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Excerpt from: Ecumenism in an Age of Apostasy

What Is to Be Done? 

This question stands in the mind of many Orthodox Christians today, who daily witness the spread of worldwide ecumenical apostasy on all levels. Numerous examples of modern history clearly show that today everything possible is being done in order to establish an anti-Church, a "reborn" Christianity; dogmas are being revised, church history is being rewritten; there is an intense secularization and modernization of spiritual life. We live at a time that is more dangerous, in many ways, than the time of Saint Mark of Ephesus or the time of the Arian, Monophysite, or Monophylite heresies. At that time our forbears could participate in only one heresy that threatened the Church. Today's ecumenism is like a package, a Pandora's box, from which hundreds of heresies are breaking loose. We know that to this day the Church has always been victorious in her battle against all dangers. For example, after the ill-fated Union of Florence, Orthodoxy experienced a real flowering of its spiritual life. Today there arises a serious question: It is possible that the time has come when Christ's Church can exist only in the catacombs and deserts, and there meet Christ, from where she will return to her historical path.
 At the present time there exist two basic ways in which contemporary Orthodox Christians react to the heresy of ecumenism. The first is battling against ecumenism within the canonically established enclosure of the local Orthodox Churches; the second-leaving this enclosure and cutting off all official ties with those Churches whose leaders actively participate in the ecumenical movement. Those who hold to the first way believe that it is still possible to restore all of Orthodoxy to the patristic path, that the heresy of ecumenism can be overcome, or at least they see that not all possibilities have been exhausted for battling within the established enclosure. They are not creating schisms in the wounded and suffering body of the Church. On the other hand, those who openly leave the official church organization are developing a course that can be defined as an "ecclesiology of resistance." Who is right?
Essentially it is understood that any separation, any divisions in the church body are a negative phenomenon, for the Church is grounded upon love, peace, and concord. In this sense, any division or schism comes from personal and non-church aims and is unjustified, for it rends the robe of Christ. In history, however, we can see that when the Church was attacked by wolves in sheep's clothing, even if these were highly placed church officials, the clergy and the people shunned them and severed relations with them. In this connection it is important to examine the fifteenth canon of the so-called First-and-Second Council of Constantinople from the ninth century:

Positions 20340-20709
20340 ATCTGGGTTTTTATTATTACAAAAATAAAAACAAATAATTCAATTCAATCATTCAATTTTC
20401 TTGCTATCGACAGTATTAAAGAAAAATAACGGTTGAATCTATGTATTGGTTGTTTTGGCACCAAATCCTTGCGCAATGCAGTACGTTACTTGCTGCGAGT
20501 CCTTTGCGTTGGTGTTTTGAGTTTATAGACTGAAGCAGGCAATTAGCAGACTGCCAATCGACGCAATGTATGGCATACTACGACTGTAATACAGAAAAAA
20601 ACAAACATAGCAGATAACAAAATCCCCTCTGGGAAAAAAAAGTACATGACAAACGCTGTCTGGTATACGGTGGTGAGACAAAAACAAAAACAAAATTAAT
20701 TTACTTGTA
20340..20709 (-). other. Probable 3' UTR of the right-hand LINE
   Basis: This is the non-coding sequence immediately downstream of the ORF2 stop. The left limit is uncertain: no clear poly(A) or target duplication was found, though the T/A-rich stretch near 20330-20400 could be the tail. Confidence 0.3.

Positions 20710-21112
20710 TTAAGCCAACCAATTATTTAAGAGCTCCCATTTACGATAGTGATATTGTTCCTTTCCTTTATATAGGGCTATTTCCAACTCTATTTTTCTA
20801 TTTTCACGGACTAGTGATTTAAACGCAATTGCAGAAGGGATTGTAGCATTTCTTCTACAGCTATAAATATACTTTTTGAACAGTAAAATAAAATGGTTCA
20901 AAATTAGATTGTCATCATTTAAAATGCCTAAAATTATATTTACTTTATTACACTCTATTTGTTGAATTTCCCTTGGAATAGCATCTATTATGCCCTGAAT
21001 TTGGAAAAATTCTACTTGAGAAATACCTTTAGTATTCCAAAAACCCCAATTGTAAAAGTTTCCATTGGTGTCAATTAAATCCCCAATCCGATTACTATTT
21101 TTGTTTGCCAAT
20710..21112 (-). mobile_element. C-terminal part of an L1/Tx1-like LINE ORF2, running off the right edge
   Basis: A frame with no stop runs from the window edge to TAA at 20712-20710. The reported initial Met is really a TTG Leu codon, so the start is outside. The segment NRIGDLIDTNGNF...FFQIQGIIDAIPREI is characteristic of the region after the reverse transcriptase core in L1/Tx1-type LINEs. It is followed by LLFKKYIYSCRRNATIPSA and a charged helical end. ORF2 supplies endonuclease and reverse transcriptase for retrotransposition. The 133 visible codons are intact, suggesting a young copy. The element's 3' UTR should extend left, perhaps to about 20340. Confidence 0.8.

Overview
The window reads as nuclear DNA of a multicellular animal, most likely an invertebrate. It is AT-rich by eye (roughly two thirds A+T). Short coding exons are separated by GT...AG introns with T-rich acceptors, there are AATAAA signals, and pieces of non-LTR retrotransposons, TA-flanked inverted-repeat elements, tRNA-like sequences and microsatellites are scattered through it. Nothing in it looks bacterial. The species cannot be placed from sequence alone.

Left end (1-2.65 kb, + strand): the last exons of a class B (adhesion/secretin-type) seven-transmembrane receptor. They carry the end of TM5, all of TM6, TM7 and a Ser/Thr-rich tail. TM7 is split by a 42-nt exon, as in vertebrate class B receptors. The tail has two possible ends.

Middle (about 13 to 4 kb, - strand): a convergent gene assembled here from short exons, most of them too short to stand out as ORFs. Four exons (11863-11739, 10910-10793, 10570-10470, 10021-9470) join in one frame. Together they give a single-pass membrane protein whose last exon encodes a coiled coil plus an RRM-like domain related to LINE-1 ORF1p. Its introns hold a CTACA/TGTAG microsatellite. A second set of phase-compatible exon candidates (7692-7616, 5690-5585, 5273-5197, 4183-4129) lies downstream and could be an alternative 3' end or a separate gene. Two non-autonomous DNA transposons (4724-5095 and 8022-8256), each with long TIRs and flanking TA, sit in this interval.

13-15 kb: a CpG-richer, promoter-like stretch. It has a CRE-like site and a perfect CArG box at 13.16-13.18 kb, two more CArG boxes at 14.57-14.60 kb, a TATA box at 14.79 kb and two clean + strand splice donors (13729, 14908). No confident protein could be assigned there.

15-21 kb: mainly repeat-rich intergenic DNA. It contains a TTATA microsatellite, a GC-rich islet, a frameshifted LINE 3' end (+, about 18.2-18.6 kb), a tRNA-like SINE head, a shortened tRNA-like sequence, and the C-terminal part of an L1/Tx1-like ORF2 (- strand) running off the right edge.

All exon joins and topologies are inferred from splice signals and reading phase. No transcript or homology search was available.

...So that in case any Presbyter of Bishop or Metropolitan dares to secede or apostatize from the communion of his own Patriarch, and fails to mention the latter's name in accordance with custom duly fixed and ordained, in the divine Mystagogy, but, before a conciliar verdict has been pronounced and has passed judgment against him, creates a schism, the holy Council has decreed that this person shall be held an alien to every priestly function if only he be convicted of having committed this transgression of the law. Accordingly, these rules have been sealed and ordained as respecting those persons who under the pretext of charges against their own presidents stand aloof, and create a schism, and disrupt the union of the Church. But as for those persons, on the other hand, who, on account of some heresy condemned by holy Councils, or Fathers, withdrawing themselves from communion with their president, who, that is to say, is preaching the heresy publicly, and teaching it barehead in church, such persons not only are not subject to any canonical penalty on account of their having walled themselves off from any and all communion with the one called a Bishop before any conciliar or synodal verdict has been rendered, but, on the contrary, they shall be deemed worthy to enjoy the honor which befits them among Orthodox Christians. For they have defied not Bishops but pseudo-bishops and pseudo-teachers; and they have not sundered the union of the Church with any schism, but, on the contrary, have been sedulous to rescue the Church from schisms and divisions. (Pedalion, pps. 470-471.)
On the basis of this canon it is evident that a Christian is obliged to show complete and unreserved obedience to his pastors, even if they should exhibit moral weaknesses and other sins that imply all conciliar decisions. The only case in which it is permitted not to wait for a conciliar decision exempting one from obedience to one's superior is if he openly preaches heresy, inasmuch as he thereby ceases to be a true bishop and pastor. The Apostle Paul teaches us obedience to our spiritual fathers:
Remember them which have the rule over you, who have spoken unto you the word of God; whose faith follow, considering the end of their conversation... Obey them that have the rule over you and submit yourselves: for they watch for your souls, as they that must give account... (Heb. 13:7, 17).